The voices coming over Australian radio the other night were new to me and the names they mentioned were strange, but the story they told was painfully familiar. Once more an imam living in a Western country was preaching Islamic terrorism, and once more his supporters were insisting that he could never have said such things and must have been misunderstood, quoted out of context, or wilfully mistranslated.
Sheik Taj el-Din Al Hilaly, an Egyptian-born Australian citizen, is imam at the Lakemba Mosque in Sydney and since 1988 has been the Grand Mufti of Australia, leader and defender of the country's 300,000 Muslims.
In Australia he claims to support peace and democracy, expresses great affection for his adopted country, and of course insists on his democratic rights. But if he's a dove in Sydney, he's a hawk elsewhere. Abroad, he reveals himself as a champion of Islamic terrorism. As Canada has recently learned in the bizarre case of the Khadr family, isolation and language can hide from a democratic country the dangerous politics of even its own residents and citizens.
In February, preaching at the al-Quds Mosque while on a visit to Sidon, Lebanon, Hilaly praised the nobility and heroism of suicide bombers, endorsed Hezbollah's murderous struggle against Israel, claimed the West is making war on Islam, and suggested that the atrocities of Sept. 11, 2001 were an expression of divine will. "September 11 is God's work against oppressors," he said. "Some of the things that happen in the world cannot be explained; a civilian airplane ... if we ask its pilot who reached his objective without error: 'Who led your steps?' ... God is the answer."
In various other contexts he said that Hezbollah has become the model for holy warriors everywhere, that Hamas and the Islamic Jihad are doing good work, and that the world media, including the Australian media, are under Zionist hegemony.
The invaluable Middle East Research Institute (MEMRI) acquired a recording of the sermon in Lebanon and circulated a translation from the Arabic. But Amir Ali, head of the Australian Federation of Islamic Councils, claimed that MEMRI, based in Washington, "is known for twisting and turning what the Muslims say." Burning with indignation, Ali made it plain that Muslims were again being unfairly criticized. "Who made the transcript? What's the whole source of this transcript, I want to know."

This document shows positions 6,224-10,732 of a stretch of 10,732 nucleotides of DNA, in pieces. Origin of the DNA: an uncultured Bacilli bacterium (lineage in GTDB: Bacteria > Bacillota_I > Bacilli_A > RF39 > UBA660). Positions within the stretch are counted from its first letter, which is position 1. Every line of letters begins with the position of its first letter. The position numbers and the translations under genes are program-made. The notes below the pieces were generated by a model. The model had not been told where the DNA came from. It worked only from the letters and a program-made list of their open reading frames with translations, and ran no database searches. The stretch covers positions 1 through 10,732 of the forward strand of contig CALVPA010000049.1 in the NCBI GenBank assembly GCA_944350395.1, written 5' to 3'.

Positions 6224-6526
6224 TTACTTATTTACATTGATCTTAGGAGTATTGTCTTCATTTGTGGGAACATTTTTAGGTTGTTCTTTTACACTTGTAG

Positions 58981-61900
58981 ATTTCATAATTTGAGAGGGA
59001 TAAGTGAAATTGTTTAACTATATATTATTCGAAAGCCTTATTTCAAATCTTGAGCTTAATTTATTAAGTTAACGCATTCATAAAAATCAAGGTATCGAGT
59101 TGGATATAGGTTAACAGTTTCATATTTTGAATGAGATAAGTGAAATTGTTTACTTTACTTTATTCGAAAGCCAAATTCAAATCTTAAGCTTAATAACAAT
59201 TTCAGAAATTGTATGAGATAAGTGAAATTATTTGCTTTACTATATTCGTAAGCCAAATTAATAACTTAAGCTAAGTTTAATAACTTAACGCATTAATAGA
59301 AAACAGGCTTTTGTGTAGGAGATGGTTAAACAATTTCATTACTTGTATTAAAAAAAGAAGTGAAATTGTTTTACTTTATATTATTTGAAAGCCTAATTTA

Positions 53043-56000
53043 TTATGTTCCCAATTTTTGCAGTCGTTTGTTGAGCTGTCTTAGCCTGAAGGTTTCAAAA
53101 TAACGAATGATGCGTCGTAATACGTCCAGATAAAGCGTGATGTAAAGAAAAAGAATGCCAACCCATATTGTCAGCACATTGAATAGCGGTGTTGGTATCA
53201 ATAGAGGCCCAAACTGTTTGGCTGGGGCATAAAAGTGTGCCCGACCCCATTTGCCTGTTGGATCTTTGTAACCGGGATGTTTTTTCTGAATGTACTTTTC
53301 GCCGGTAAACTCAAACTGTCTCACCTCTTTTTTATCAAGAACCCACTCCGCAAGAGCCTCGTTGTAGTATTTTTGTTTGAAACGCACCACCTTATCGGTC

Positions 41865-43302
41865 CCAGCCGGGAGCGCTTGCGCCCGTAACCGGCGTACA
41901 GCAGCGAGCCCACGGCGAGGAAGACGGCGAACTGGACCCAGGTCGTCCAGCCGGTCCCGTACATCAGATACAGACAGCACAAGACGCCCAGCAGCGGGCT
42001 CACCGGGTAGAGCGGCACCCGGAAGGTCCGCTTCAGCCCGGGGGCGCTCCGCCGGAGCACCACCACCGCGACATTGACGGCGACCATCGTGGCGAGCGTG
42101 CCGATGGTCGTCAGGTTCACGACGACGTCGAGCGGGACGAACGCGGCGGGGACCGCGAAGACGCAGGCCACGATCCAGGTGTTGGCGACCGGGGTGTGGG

So the Australian foreign ministry did its own translation.
Predictably, it discovered MEMRI's was accurate.
Australia brings to such matters a directness that many Canadians and Americans would find astonishing, refreshing, and enviable. Prime Minister John Howard took public note of Hilaly's statements, Foreign Minister Alexander Downer condemned them ("For an Australian to go overseas and make these sorts of comments is appalling") and Chris Pyne, the parliamentary secretary to the minister for family and community services, suggested that the Muslims find a new Mufti.
Pyne said that moderate Muslims, who want to live as full members of Australian society, are embarrassed by Hilaly and aware that his behaviour affects the way Australians see Muslims. He made it clear that Hilaly will not be welcomed the next time he represents his community before the government. "In terms of the government's response to Sheikh Hilaly, it's very clear that we view him with great scepticism, and our relationship with Sheikh Hilaly is very tenuous."
The Australian Broadcasting Commission was no kinder. On ABC's excellent program, The Religion Report, Stephen Crittenden responded to Amir Ali's claims of misunderstanding with a harsh question, the kind of question that you'll not hear on the Canadian Broadcasting Corporation if you listen day and night for years: "Hasn't the time come where the Muslim community has to stop saying that his comments are being misinterpreted or taken out of context?"
Ali, undeterred, went back to the same theme, and Crittenden rephrased his question: "Are we going to keep on with this thing of arguing that it's the veracity of the reports that's the issue? It does seem to me that there's a great unwillingness on the part of the Muslim community, certainly the Muslim media, to openly debate this issue."
Australia did hear, indirectly, from Hilaly. It appears the misunderstanding was purely literary. As Robertson Davies used to say when he made a mistake, "I was speaking in the figurative sense." After seeking clarification from Hilaly in Egypt, Keysar Trad, his spokesman, said the Mufti was using excerpts from poems, as he often does, and that the media had misinterpreted his comments. "I believe the context has been lost in the translation," Trad said. "He's really condemning these atrocities."
Many religious communities produce zealots, but most find a way to contain and isolate them. The Roman Catholic Church, to take a spectacular example, puts a lot of space between itself and the people who murder in the name of the right to life. This is something Islam has not so far managed. As Daniel Pipes says, radical Islam is the problem, moderate Islam is the solution. But what if moderate Islam remains silent or defensive while radical Islam runs a world-wide hate campaign?